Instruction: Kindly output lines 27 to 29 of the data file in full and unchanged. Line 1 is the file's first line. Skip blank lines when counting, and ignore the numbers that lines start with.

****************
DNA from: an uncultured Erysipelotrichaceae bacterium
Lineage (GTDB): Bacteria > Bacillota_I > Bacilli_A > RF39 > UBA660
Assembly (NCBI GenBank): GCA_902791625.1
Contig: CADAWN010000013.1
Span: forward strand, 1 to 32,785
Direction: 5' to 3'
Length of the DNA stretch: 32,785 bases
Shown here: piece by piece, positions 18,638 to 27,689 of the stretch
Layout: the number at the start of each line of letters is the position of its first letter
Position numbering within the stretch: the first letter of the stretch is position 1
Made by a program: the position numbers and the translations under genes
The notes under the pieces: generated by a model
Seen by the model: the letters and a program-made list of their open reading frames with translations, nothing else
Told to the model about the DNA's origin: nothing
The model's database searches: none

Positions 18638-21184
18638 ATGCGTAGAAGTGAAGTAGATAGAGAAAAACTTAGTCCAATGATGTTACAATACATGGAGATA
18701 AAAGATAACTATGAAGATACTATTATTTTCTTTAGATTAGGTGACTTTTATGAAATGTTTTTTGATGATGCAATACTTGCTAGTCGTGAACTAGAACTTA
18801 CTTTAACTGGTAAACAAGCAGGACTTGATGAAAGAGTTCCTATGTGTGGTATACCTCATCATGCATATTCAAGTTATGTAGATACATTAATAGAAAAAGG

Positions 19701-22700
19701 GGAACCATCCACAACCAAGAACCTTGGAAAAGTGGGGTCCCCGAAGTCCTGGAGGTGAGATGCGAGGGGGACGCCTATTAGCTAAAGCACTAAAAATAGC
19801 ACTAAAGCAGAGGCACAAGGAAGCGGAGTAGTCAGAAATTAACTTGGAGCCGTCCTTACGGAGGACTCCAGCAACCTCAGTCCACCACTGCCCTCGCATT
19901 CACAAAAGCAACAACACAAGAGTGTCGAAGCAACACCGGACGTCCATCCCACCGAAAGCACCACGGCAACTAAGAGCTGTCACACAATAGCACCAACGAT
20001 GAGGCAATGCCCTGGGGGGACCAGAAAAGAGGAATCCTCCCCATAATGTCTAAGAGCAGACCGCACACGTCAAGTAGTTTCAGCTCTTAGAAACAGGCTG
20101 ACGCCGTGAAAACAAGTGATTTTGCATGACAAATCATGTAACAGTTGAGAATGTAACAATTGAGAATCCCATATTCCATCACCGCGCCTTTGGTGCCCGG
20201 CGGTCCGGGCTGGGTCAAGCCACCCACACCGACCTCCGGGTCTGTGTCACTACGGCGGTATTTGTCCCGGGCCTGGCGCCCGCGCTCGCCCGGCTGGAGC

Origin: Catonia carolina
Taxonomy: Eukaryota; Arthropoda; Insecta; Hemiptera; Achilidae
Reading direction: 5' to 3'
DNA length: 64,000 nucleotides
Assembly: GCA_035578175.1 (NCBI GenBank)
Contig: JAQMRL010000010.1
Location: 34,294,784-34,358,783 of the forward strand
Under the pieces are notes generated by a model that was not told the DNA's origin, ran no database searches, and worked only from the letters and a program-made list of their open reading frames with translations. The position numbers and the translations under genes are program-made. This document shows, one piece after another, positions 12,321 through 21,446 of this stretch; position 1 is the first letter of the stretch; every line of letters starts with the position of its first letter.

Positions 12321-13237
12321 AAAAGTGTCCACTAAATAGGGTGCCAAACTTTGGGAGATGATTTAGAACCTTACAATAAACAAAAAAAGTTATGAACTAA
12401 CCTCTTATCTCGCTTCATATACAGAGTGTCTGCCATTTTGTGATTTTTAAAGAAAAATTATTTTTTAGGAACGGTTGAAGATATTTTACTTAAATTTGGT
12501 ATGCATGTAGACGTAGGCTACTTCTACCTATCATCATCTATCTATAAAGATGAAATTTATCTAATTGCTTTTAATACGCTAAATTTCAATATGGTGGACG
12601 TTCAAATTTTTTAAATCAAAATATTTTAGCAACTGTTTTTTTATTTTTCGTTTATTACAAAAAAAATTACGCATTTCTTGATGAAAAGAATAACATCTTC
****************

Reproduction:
Origin: Catonia carolina
Taxonomy: Eukaryota; Arthropoda; Insecta; Hemiptera; Achilidae
Reading direction: 5' to 3'